He dropped his head upon his hand in his weakness to pray for strength, and a great calm came to his soul. The prayer and Bible-reading had steadied him, and he had been able to get hold of what he had to say as the story of the young man Saul progressed. But when he heard himself being introduced so simply, and knew his time had come, he seemed to hear the words he had read that afternoon:

Fear not; for I am with thee: be not dismayed; for I am thy God: I will strengthen thee; yea, I will help thee; yea, I will uphold thee with the right hand of my righteousness.

Courtland lifted up his head and arose. He faced the sea of faces that a few moments before had swum before his gaze as if they had been a million. Then all at once Tennelly's face stood out from all the rest, intent, curious, wondering, and Courtland knew that his opportunity had come to tell Tennelly about the Presence!

Tennelly, the man whom he loved above all other men! Tennelly, the man who perhaps loved Gila and was to be close to her through life! His fears vanished. His soul burned within him.

Fixing his eyes on that fine, vivid face, Courtland began his story; and truly the words that he used must have been drawn red-hot from his heart, for he spoke as one inspired. Simply, as if he were alone in the room with Tennelly, he looked into his friend's eyes and told his story, forgetting all others present, intent only on making Tennelly see what Christ had been to him, what He was willing to be to Tennelly—and Gila! If they would!

Tennelly did not take his eyes from the speaker. It was curious to see him so absorbed, Tennelly, who was so conventional, so careful what people thought, so always conscious of all elements in his environment. It was as if his soul were sitting frankly in his eyes for the first time in his life, and things unsuspected, perhaps, even by himself, came out and showed themselves: traits, weaknesses, possibilities; longings, too, and pride.

When Courtland had finished and sat down he did not drop his head upon his hands again. He had spoken in the strength of the Lord. He had nothing of which to be ashamed. He was looking now at the audience, no longer at Tennelly. He began to realize that it had been given to him to bear the message to all these other people also. He was filled with humble exaltation that to him had been intrusted this great opportunity.

The people, too, were hushed and filled with awe. They showed by the quiet way they reached for the hymn-books, the reverent bowing of their heads for the final prayer, that they had all felt the power of Christ with the speaker. They lingered, many of them, and came up, pressing about him, just to touch his hand and make mute appeal with their troubled eyes. Some to ask him eagerly for reassurance of what he had been saying; others to thank him for the story. They were so humble, so sincere, so eager, these common people, like the ones of old who crowded around the Master and heard him gladly. Paul Courtland was filled with humility. He stood there half embarrassed as they pressed about him. He took their hands and smiled his brotherhood, but scarcely knew what to say to them. He felt an awkward boy who had made a great discovery about which he was too shy to talk.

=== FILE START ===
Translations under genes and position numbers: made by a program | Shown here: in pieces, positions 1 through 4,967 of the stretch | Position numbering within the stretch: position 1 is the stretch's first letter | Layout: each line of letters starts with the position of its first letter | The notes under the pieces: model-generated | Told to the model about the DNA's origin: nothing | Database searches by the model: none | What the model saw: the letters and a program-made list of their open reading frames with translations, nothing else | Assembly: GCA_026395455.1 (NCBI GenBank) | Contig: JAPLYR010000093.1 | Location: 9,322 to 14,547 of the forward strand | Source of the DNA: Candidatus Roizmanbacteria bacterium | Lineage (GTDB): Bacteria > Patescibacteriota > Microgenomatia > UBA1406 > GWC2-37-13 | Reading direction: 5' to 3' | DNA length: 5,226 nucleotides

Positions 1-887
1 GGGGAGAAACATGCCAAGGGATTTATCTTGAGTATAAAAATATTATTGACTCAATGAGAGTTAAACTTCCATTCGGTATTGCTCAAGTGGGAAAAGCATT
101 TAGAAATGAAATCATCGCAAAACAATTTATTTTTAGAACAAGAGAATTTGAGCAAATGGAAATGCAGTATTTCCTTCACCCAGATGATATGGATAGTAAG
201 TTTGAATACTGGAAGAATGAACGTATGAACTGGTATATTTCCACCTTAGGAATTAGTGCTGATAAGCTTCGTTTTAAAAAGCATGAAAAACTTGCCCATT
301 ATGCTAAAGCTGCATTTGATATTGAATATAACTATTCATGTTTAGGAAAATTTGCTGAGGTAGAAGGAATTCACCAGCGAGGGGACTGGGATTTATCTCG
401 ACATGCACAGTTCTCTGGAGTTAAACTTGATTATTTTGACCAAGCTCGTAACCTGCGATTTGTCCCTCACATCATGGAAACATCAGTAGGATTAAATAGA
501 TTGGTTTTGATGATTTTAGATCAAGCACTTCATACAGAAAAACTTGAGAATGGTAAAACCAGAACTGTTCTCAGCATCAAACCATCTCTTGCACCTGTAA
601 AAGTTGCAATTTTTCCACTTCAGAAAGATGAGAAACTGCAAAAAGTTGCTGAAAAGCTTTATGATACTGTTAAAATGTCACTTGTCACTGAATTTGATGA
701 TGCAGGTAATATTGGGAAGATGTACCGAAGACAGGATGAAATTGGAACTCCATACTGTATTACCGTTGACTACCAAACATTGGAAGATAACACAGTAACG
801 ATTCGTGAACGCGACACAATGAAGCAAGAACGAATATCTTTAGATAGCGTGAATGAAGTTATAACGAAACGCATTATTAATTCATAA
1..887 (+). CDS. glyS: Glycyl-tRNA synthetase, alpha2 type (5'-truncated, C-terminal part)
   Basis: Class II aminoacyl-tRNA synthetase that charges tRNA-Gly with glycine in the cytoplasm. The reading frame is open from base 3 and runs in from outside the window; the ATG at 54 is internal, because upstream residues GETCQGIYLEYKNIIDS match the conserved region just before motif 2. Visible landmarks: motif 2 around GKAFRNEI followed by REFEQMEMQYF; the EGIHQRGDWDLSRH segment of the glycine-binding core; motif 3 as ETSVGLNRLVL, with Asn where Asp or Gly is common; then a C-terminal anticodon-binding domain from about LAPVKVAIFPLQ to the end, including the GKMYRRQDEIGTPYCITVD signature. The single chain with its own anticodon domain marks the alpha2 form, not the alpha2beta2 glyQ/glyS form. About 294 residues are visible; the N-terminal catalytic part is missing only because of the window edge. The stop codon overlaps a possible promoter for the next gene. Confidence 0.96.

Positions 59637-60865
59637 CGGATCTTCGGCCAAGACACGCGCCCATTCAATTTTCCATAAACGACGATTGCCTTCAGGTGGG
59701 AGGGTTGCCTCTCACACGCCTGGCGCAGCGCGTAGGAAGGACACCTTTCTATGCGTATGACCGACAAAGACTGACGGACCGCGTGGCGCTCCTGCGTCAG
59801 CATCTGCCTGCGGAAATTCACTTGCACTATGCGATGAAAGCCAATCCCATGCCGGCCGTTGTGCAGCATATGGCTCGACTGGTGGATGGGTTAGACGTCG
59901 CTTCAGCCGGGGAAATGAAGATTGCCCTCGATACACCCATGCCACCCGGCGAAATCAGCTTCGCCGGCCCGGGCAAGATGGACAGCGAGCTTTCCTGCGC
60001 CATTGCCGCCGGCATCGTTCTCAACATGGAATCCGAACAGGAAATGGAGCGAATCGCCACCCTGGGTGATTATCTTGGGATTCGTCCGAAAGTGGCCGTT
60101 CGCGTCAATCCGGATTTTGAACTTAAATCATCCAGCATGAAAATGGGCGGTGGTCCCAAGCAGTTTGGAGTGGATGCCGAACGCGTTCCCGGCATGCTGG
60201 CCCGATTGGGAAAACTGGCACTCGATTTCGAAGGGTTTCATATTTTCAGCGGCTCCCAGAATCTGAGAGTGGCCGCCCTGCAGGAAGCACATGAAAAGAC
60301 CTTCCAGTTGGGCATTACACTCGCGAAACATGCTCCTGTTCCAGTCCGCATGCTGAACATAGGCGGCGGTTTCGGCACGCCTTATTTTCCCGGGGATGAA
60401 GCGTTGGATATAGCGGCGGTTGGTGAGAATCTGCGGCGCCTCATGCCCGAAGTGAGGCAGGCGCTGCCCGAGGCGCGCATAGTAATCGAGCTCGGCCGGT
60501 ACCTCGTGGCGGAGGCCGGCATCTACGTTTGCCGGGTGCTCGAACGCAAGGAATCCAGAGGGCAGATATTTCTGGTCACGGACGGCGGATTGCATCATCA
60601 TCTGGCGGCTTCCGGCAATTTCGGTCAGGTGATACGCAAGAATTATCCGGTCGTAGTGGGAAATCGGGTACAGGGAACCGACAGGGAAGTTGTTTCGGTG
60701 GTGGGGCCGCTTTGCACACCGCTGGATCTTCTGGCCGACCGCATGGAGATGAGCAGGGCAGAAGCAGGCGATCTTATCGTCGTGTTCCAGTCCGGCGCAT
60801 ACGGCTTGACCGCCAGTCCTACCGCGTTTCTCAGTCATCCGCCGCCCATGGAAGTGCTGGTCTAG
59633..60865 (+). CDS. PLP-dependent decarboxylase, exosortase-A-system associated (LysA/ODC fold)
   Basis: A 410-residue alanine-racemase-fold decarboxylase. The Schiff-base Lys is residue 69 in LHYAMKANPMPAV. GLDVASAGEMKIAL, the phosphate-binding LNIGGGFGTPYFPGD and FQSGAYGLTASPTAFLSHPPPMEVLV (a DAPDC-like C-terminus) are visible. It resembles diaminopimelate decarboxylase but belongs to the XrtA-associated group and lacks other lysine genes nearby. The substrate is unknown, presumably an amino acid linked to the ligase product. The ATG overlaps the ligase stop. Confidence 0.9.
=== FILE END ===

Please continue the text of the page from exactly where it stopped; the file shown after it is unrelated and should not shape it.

Pat and Tennelly stood back against the wall and waited, saying not a word. Tennelly watched the people curiously as they went out: humble, common people, subdued, wistful, even tearful; some of them with illumined faces as if they had seen a great light in their darkness.

When at last Courtland drifted down to the back of the church and reached Tennelly the two met with a look straight into each other's soul, while their hands gripped in the old brotherhood clasp. Not a smile nor a commonplace expression crossed either face—just that strong, steady look of recognition and understanding. It was Tennelly looking at Courtland, the new man in Christ Jesus; Courtland looking at Tennelly after he had heard the story.

They walked back to Courtland's apartments almost in silence, a kind of holy embarrassment upon them all. Pat whistled "Rock of Ages" softly under his breath most of the way.

They sat for a time, talking, stiffly, as if they hardly knew one another, telling the news. Bill Ward had gone to California to look into a big land deal in which his father was interested. Wittemore's mother had died and he wasn't coming back next year for his senior year. It was all surface talk. Pat put in a little about football. He discussed which of last year's scrubs were most hopeful candidates for the 'varsity team this year. Not one of the three at that moment cared a rap whether the university had any football team or not. Their thoughts were upon deeper things.

But the recent service was not mentioned, nor the extraordinary fact of Courtland's having taken part in it. By common consent they shunned the subject. It was too near the heart of each.

Finally Pat discreetly took himself off, professedly in search of ice-water, as the cooler in the hall had for some reason run dry. He was gone some time.

When he had left the room Tennelly sat up alertly. He had something to say to Courtland alone. It must be said now before Pat returned.